In 2009, the Georgia Partnership for Excellence in Education featured Atlanta’s Parks Middle School on its annual bus tour of high-achieving schools, and I joined the visit. I arrived early in my own car, beating the bus and getting a chance to chat with students for an hour.
The enthusiastic students expressed pride in their school, which was decorated with banners announcing its awards and distinctions. And there were many.
In 2006, Parks Middle made adequate yearly progress and surpassed Atlanta Superintendent Beverly Hall’s even more ambitious targets. That same year, the percentage of eighth-graders who passed the math section of the CRCT rose from 24 percent to 86 percent. In 2008, Parks earned national accolades after becoming Atlanta’s only middle school to meet all its academic targets.
Over the weekend, I dug into my old files — a box in my closet — for my notebook from Parks. Among the quick observations I had jotted down: “Kids proud of school.” “Telling me about their high test scores.” “Staff all smiles waiting for bus.”
They aren’t smiling now. Nor are students bragging about terrific test scores.
According to the state investigation into cheating sparked by an AJC investigation, the miraculous test scores at Parks reflected systematic cheating by charismatic principal Christopher Waller.
Waller is among the 35 APS school leaders indicted Friday by a Fulton County grand jury for conspiring to cheat on mandated standardized tests. Leading off the list of indictments is Hall, who championed Waller and, according to the indictment, protected him from staff complaints that he pressured teachers to cheat.
The indictment describes school leaders for whom test scores became more important than students. It’s not just that students were promoted when they weren’t ready; the alleged collusion of Waller and his staff to doctor student scores delivered a message that belied all the student affirmations on the classroom walls proclaiming “The power is within me” and “I can be whatever I want to be.”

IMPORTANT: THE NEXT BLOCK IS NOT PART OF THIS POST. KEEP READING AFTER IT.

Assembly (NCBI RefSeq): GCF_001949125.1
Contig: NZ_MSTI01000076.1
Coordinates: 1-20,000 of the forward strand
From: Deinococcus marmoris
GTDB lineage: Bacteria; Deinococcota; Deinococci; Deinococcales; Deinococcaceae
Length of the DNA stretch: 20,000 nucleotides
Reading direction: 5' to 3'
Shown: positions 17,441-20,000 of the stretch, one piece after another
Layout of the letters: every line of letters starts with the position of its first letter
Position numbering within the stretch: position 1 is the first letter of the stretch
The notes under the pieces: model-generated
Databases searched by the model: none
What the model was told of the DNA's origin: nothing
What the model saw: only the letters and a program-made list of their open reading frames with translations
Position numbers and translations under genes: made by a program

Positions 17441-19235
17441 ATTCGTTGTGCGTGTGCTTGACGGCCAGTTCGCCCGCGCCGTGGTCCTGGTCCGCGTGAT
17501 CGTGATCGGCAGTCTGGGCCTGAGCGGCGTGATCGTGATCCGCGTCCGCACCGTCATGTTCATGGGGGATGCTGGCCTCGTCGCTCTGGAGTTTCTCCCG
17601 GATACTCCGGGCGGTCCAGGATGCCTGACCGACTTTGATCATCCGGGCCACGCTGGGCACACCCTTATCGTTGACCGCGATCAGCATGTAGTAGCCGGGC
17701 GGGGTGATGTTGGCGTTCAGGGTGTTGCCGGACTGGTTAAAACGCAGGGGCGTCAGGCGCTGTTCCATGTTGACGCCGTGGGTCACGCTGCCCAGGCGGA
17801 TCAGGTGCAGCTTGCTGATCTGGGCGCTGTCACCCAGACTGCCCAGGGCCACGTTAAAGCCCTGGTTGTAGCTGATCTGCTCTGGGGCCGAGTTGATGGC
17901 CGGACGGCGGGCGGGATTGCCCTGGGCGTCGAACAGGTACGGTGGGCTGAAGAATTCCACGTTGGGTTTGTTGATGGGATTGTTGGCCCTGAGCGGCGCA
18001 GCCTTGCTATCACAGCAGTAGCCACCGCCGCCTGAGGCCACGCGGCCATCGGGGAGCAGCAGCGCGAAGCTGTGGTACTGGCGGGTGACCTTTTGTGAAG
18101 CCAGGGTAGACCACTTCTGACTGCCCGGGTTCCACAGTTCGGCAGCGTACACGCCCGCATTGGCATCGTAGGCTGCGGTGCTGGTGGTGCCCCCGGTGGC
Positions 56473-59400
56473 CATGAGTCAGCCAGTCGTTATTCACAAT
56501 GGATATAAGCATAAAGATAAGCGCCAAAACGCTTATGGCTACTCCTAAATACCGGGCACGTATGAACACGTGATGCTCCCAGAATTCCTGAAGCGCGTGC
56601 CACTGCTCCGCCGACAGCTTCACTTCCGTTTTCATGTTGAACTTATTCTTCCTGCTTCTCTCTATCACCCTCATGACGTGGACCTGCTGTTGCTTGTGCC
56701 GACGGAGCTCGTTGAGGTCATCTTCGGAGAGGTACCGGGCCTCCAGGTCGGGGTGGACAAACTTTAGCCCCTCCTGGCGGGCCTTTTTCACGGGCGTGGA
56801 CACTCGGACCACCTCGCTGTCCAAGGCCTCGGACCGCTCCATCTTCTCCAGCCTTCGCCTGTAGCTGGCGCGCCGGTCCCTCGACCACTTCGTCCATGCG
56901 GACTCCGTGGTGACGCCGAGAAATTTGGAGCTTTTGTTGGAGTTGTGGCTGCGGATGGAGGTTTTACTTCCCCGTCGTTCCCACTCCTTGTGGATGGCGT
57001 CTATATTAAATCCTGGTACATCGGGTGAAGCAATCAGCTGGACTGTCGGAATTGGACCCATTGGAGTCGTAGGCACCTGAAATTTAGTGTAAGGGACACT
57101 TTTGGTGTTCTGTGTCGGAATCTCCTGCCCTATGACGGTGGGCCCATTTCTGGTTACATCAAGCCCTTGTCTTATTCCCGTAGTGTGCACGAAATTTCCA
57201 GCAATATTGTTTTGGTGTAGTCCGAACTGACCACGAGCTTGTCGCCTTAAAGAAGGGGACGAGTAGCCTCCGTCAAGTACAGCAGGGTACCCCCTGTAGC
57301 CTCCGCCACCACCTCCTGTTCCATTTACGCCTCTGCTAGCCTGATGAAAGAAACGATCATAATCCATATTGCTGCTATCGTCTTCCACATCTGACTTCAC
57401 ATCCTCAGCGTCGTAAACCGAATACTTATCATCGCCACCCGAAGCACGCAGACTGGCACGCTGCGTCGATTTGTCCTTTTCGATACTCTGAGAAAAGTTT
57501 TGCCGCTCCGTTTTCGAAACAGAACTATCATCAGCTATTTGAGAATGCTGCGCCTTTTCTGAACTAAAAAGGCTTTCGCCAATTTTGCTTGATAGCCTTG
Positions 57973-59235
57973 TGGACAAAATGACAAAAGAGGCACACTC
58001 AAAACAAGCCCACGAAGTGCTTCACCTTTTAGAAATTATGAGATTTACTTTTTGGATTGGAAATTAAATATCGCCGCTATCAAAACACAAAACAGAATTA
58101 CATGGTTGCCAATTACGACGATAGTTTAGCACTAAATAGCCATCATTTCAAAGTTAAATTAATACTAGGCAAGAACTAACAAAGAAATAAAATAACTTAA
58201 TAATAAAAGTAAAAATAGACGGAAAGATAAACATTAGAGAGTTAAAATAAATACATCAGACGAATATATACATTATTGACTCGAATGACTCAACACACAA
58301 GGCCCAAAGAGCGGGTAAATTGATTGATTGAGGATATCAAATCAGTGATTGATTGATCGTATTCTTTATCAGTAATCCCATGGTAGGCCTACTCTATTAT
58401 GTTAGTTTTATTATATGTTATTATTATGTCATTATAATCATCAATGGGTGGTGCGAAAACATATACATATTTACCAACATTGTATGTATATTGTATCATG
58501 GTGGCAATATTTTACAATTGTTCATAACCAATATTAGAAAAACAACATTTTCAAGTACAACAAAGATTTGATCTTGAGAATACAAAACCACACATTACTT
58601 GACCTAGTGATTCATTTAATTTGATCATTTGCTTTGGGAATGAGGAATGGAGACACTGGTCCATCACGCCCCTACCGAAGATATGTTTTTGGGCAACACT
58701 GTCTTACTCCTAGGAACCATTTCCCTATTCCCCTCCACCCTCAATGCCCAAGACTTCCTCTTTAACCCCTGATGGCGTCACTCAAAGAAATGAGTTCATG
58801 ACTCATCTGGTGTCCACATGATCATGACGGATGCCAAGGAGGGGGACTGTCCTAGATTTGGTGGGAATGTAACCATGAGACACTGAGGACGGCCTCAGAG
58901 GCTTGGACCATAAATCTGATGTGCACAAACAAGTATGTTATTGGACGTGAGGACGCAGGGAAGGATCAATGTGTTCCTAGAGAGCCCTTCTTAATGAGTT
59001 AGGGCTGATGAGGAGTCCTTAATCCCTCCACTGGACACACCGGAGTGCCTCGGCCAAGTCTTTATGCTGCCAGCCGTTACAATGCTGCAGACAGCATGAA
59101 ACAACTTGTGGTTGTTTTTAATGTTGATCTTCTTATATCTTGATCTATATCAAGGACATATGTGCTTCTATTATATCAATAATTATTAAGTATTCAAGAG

In surveying all the wreckage from the CRCT cheating scandal, the worst is the perception that students in Atlanta’s poorest schools were unteachable. According to the 90-page indictment, Hall “created an environment where achieving the desired end result was more important than the students’ education.”
While that self-serving focus created doubts about student abilities, it also fueled doubts among teachers about their abilities. I met veteran educator Julie Rogers-Martin through my children, who attended a church youth group that she led. I marveled at how she inspired jaded adolescents to get up at dawn to present a sunrise Easter service. (By the way, happy Easter.)
She then decided to return to the classroom and was thrilled to be hired at a progressive APS elementary school where she invented creative projects for her class, including building an imaginary zoo funded through an excellence-in-teaching grant she won.
Still, something didn’t seem right to her. Rogers-Martin told me about students who came to her class barely able to read yet had posted top CRCT scores the previous year. And struggling students she recommended for special education suddenly were exceeding expectations on next year’s state tests.
“The obsession with scores wore us down because no matter how much the students improved — and they were improving — it was never enough unless every single student was passing: no exceptions, no excuses,” said Rogers-Martin, who, dispirited, eventually left APS. “Even when parents contested the scores and begged for their children to be held back, they were moved on, and sent with a directive to the teacher: get this child on level by the test. Even if pre-assessments showed they were two and three years behind in skills, the directive was the same: No exceptions, no excuses.”
Rogers-Martin said there’s nothing more devastating to a society than low expectations for our kids. But, she said, “when expectations are not tempered with reality, it sucks the life out of everyone involved, especially the teachers who have given their lives to create, inspire, and empower.
“We worked 10 hours a day, came home, worked some more, graded papers all weekend, and then were expected to write reports as to how we were addressing the failing scores of the students that should never have been in our classes to begin with. It’s hard to be inspiring,” said Rogers-Martin, “when you are beat down each week in the war room with ‘no exceptions, no excuses.’”
Now, it’s the APS leadership being told by the grand jury, “no excuses.”
–From Maureen Downey, for the AJC Get Schooled blog